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Galapagos Islands Facts: Discovery
The Galapagos Islands were discovered in 1535 when father Tomas Berlanga, the bishop of Panama sailed to Peru to settle a dispute between Francisco Pizarro and his lieutenants after the conquest of the Incas.
The bishop’s ship stalled strong currents carried him out to the Galapagos.
His account of the adventure contained many facts about Galapagos: he described the harsh, desert-like condition of the islands, their trademark giant tortoises, marine iguanas, sea lions and the many sea birds.
Galapagos Islands Facts: Pirates, Whalers and Tortoises
Galapagos travel was rare and the islands were rarely visited. They became the refuge for pirates preying on en galleons and coastal towns.
Drew whalers and sealers, with the promise of fur seals and the giant tortoises, which could be kept alive in the hold of ships for up to a year with no food or water. The tortoise populations were decimated, causing the extinction of several species and endangering the rest. Today, only a single male of the Pinta Island tortoise species survives, named “Lonesome George.”
Galapagos Islands Facts: Charles Darwin
Darwin was the first person to make a scientific study of the islands in 1835.
He was a young student just out of university and was the naturalist on a round-the-world scientific and geographical voyage on board HMS Beagle (1831 - 1836).
In later life, Darwin maintained that the Islands and the facts about Galapagos he observed, particularly on Darwin Finches, were the source of all his ideas and research. Of all the visitors there, the Galapagos are today most closely associated with Darwin.
Galapagos Islands Facts: Today
The Galapagos National Park Service and the Charles Darwin Research Station jointly operate the islands.
The Park Service provides rangers and guides, and is responsible for overseeing the many tourists who visit each year.
The Darwin Station conducts scientific research and conservation programs. It is currently breeding and releasing captive tortoises and iguanas.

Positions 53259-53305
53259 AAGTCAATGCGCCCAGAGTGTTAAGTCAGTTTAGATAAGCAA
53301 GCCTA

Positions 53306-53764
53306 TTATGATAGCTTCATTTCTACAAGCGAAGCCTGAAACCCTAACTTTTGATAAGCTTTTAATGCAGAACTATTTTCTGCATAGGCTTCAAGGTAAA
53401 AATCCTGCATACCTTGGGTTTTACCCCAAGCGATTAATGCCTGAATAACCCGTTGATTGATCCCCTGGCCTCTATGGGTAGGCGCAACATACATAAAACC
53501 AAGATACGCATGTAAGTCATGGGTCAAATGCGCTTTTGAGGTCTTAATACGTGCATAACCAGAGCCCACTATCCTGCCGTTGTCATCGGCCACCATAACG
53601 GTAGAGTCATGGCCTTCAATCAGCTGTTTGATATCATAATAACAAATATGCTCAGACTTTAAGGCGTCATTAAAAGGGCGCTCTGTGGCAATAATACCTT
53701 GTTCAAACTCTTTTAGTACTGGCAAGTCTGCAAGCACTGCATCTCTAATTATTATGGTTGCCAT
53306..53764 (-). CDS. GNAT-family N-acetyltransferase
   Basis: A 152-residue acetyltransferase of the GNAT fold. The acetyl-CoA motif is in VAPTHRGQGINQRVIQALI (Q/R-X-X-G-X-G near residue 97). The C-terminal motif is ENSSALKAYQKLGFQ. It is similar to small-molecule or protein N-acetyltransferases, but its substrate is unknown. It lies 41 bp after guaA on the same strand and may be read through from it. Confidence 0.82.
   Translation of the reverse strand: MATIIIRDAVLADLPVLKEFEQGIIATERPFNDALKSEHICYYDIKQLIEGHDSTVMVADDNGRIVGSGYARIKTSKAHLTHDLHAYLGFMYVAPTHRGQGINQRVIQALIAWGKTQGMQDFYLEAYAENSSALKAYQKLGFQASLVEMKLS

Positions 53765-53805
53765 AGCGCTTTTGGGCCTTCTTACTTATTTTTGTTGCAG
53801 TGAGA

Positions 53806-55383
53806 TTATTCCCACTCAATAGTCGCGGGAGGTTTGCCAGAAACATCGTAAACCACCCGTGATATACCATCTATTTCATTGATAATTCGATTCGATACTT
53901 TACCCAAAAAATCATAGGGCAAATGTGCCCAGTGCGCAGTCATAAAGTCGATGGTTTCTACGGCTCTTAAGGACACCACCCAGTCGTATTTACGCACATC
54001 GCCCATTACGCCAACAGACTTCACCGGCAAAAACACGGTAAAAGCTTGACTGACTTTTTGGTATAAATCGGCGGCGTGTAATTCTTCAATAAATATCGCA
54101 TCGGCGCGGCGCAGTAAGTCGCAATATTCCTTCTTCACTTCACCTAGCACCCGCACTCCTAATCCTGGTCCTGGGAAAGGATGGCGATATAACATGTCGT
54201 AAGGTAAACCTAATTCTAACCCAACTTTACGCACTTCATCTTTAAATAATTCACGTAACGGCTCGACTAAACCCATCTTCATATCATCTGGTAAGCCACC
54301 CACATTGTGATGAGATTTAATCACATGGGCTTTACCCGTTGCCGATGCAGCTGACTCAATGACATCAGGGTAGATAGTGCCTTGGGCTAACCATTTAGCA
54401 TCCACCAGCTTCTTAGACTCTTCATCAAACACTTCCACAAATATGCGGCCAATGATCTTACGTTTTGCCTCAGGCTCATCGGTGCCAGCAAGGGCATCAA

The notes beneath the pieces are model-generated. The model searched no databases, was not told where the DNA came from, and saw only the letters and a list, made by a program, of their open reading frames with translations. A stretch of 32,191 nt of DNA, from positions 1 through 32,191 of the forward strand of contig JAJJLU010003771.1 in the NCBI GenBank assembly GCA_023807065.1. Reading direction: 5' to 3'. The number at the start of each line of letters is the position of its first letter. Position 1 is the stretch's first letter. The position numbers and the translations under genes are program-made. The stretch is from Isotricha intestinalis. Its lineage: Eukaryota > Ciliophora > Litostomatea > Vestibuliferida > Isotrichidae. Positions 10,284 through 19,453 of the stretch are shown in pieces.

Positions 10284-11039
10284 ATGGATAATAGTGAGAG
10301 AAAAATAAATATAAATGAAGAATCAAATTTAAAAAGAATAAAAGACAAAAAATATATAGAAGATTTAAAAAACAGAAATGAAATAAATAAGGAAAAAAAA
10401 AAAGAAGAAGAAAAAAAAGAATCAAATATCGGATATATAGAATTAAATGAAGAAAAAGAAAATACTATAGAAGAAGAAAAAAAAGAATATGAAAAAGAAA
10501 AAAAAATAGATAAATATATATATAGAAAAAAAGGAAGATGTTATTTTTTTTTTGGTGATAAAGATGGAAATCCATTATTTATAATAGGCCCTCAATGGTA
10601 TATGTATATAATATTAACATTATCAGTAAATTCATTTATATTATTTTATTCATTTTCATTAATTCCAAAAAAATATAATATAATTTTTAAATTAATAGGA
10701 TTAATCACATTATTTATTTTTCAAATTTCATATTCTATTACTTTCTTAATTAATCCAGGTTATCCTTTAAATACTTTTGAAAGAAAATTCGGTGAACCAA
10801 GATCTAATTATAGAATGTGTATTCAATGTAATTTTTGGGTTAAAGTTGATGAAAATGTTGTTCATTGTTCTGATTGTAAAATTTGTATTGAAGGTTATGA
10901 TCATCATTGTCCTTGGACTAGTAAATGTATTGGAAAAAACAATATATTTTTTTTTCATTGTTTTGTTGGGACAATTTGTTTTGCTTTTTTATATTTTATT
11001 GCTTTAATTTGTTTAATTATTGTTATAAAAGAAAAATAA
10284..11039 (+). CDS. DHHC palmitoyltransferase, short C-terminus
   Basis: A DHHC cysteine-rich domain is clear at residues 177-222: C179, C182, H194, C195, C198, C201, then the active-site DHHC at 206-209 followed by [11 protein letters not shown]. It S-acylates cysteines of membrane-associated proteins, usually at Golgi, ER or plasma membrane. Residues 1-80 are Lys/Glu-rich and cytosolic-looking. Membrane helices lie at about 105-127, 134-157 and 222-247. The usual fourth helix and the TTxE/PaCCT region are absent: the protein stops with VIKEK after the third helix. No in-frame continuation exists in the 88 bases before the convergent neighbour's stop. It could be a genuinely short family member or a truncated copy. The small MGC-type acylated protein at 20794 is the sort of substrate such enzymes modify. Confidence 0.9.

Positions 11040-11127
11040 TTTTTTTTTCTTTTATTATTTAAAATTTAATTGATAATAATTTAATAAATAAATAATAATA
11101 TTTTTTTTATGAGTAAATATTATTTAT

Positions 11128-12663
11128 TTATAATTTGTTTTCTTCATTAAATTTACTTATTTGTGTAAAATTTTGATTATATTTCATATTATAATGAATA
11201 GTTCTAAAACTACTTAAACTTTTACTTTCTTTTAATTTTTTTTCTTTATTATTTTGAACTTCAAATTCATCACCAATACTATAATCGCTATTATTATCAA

Galapagos Islands Facts: World Heritage Site
In an effort to preserve the islands as they were centuries ago, the Galapagos have been declared a World Heritage Site by UNESCO.
Charles Robert Darwin was born in Shrewsbury, England on 12 February 1809. In 1827 he started theology studies at Christ's College, Cambridge. His love to collect plants, insects, and geological specimens was noted by his botany professor John Stevens Henslow. He arranged for his talented student a place on the surveying expedition of HMS Beagle. Despite the objections of his father, Darwin decided to leave his familiar surroundings at the age of 22. Charles Darwin’s voyage took five years from 1831 to 1836.
Darwin returned with observations he had made in Tenerife, the Cape Verde Islands, Brazil, and especially in the Galapagos Islands. Unfortunately, during the voyage, Darwin had contracted a tropical illness, which made him almost handicapped for the rest of his life. By 1846 Darwin had published several works based on the discoveries of the voyage and he became secretary of the Geological Society (1838-41).
From 1842 Darwin lived at Down House, Downe. In 1839 he had married his cousin Emma Wedgwood, and when not devoting himself to scientific studies, he led the life of a country gentleman. In the 1840s Darwin worked on his observations of the origin of species for his own use. He began to conclude, although he was deeply anxious about the direction his mind was taking, that species might share a common ancestor.
Learn more on Charles Darwin here - Charles Darwin Biography
Darwin's great work, The Origin of Species by Means of Natural Selection, based mainly on his observations in the Galapagos Islands and Darwin Finches, was heavily attacked because it did not support the depiction of creation given in the Bible. Darwin argumented that natural selection - the engine of evolution - worked automatically, leaving little or no room for the teachings of the Bible. All species, he reasoned, produce far too many offspring for all of them to survive and therefore, those with favorable variations - owing to chance - are selected.
At Charles Darwin's hands, evolution grew into a well-developed scientific theory, which has been a constant target of religious or anti-scientific attacks. However, Darwin himself did not at first explicitly apply the evolutionary theory to human beings. He knew that his challenge to the Biblical teachings would cause stress to his friends and family, among them, his religious wife.
However, T.H. Huxley, another scientist who believed strongly in Darwin’s evolution theory, published in his Man's Place in Nature (1863) an application of the theory. Darwin followed him in The Descent Of Man, and Selection In Relation To Gender (1871) and Expression Of Emotions In Man And Animals (1872), which showed the similarities between animals and man in the expression of emotions and was the start of the science of ethnology. Darwin's voyage with the Royal Navy's H.M.S. Beagle was the foundation for many of his theories and is recorded in the Journal Of Researches (1836), a blend of scientific reporting and travel writing.
Darwin died in Down, Kent, on April 19, 1882 and is buried in Westminster Abbey.
Read more about Charles Darwin
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